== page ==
Troubleshooter investigates emergency brakes on Louisville Zoo - News, Weather & Sports

Troubleshooter investigates emergency brakes on Louisville Zoo trains

LOUISVILLE, KY (WAVE) – Put simply, the trains Louisville Metro Government sold don't have emergency brakes, something that if used properly, could prevent a derailment.

If a derailment occurred it could be similar to the one we saw 2 ½ years ago at the Louisville Zoo when a picture of childhood happiness turned into a scene of horror. On June 1, 2009 a train at the Louisville Zoo derailed sending 22 people to the hospital, some with serious injuries.

Attorney Chad Gardner, who represents a family injured in the 2009 accident, said the green train that derailed had an emergency brake known as an emergency coach brake valve. Garner claims that emergency brake could have prevented the accident had the conductor known how to use it.

Gardner said the conductor didn't know about the brake because of training on older models that lacked the emergency break feature. Those older trains are now back in use in other states after being sold by the Louisville Metro Government.

The WAVE 3 Troubleshooter Department uncovered purchase agreements pertaining to the Louisville Zoo's older model red and black trains. In August, the Louisville Zoo's older model black train sold for $73,000, plus tax, to the Gulf Breeze in Florida. The new owners of the train said the train is already back on the track.

The Louisville Zoo's red train sold for $62,000, plus tax, to LHAGS, which plans to use it to transport employees at its industrial park in Ohio.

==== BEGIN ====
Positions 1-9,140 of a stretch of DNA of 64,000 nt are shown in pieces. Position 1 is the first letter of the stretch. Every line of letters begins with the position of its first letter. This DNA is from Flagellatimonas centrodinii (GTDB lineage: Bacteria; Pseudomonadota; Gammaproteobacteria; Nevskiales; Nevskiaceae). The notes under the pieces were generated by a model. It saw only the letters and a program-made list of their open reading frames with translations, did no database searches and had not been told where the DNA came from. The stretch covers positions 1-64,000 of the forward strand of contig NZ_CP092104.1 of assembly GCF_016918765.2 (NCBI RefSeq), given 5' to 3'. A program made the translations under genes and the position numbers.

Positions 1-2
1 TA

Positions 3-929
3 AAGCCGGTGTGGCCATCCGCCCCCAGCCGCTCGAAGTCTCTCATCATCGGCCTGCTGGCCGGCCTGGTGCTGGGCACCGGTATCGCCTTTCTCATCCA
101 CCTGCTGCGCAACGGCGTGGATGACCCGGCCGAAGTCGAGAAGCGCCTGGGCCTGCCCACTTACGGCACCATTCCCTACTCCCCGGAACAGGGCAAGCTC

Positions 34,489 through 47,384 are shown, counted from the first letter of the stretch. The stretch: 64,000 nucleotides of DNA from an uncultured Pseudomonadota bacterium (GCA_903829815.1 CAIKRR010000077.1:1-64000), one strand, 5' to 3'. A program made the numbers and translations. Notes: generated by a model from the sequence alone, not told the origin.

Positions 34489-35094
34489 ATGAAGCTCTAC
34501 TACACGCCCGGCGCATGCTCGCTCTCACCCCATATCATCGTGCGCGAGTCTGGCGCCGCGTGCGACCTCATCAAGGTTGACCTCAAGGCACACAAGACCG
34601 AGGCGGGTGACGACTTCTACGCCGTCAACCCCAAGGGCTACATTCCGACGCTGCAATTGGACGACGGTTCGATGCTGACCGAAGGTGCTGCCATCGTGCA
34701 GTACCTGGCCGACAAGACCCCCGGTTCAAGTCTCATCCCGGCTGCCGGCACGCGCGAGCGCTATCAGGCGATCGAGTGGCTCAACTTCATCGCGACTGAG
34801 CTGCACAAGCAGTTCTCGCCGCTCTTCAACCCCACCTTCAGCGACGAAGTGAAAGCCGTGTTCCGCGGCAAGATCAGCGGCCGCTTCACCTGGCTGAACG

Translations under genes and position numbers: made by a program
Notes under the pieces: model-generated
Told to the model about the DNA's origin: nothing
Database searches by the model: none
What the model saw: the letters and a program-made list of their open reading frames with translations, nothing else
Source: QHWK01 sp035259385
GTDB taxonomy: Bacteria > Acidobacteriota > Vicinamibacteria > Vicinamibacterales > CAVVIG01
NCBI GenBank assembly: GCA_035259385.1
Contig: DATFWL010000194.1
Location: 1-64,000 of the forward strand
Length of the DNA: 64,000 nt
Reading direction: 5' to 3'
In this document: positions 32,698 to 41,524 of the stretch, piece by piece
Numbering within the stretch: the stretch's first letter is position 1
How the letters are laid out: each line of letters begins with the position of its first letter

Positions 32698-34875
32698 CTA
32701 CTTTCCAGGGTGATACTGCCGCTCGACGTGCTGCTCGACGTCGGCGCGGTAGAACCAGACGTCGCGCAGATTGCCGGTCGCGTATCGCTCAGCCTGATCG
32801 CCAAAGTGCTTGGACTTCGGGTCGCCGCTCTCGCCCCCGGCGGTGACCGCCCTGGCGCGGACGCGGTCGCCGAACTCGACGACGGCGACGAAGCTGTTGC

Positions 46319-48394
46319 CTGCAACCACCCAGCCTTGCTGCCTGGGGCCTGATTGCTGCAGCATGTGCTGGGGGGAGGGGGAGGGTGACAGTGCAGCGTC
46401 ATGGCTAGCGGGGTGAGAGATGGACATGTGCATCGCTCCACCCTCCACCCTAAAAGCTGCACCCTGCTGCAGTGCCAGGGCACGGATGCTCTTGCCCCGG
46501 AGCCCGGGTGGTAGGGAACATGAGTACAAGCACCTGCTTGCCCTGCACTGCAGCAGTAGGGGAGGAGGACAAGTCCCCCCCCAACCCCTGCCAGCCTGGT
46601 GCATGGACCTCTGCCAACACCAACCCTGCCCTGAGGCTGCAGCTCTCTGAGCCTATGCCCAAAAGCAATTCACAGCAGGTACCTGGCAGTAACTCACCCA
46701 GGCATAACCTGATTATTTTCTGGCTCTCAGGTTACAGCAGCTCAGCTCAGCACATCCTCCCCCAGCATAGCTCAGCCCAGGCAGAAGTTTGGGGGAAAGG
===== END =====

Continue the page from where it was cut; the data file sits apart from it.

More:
According to an attorney for the manufacturer, Chance Rides, that made the train that derailed at the Zoo, both trains lack an emergency coach brake valve.

Chance Rides attorney told WAVE 3 emergency coach valves weren't developed until the mid 1990's. Both the red and black trains were made in the mid 1980's.  

When WAVE 3 asked Chance's Director of Sales if emergency coach brake valves were vital to a train's safety he said, "Absolutely."

According to a bid specification, Louisville Metro Government is requiring emergency coach brake valves on the new trains it is buying for the Zoo.

WAVE 3 obtained the bid specification and found one of the companies that bid was Chance Rides.

A spokesperson for the Louisville Zoo sent an email to WAVE 3 that said, " The different businesses who purchased the trains had the opportunity to research and fully inspect them and ask and questions."

The owner of the Gulf Breeze Zoo, now using one of the Louisville Zoo's old trains, said he was fully aware of the history. But he said it is a newer model than the one they were using.

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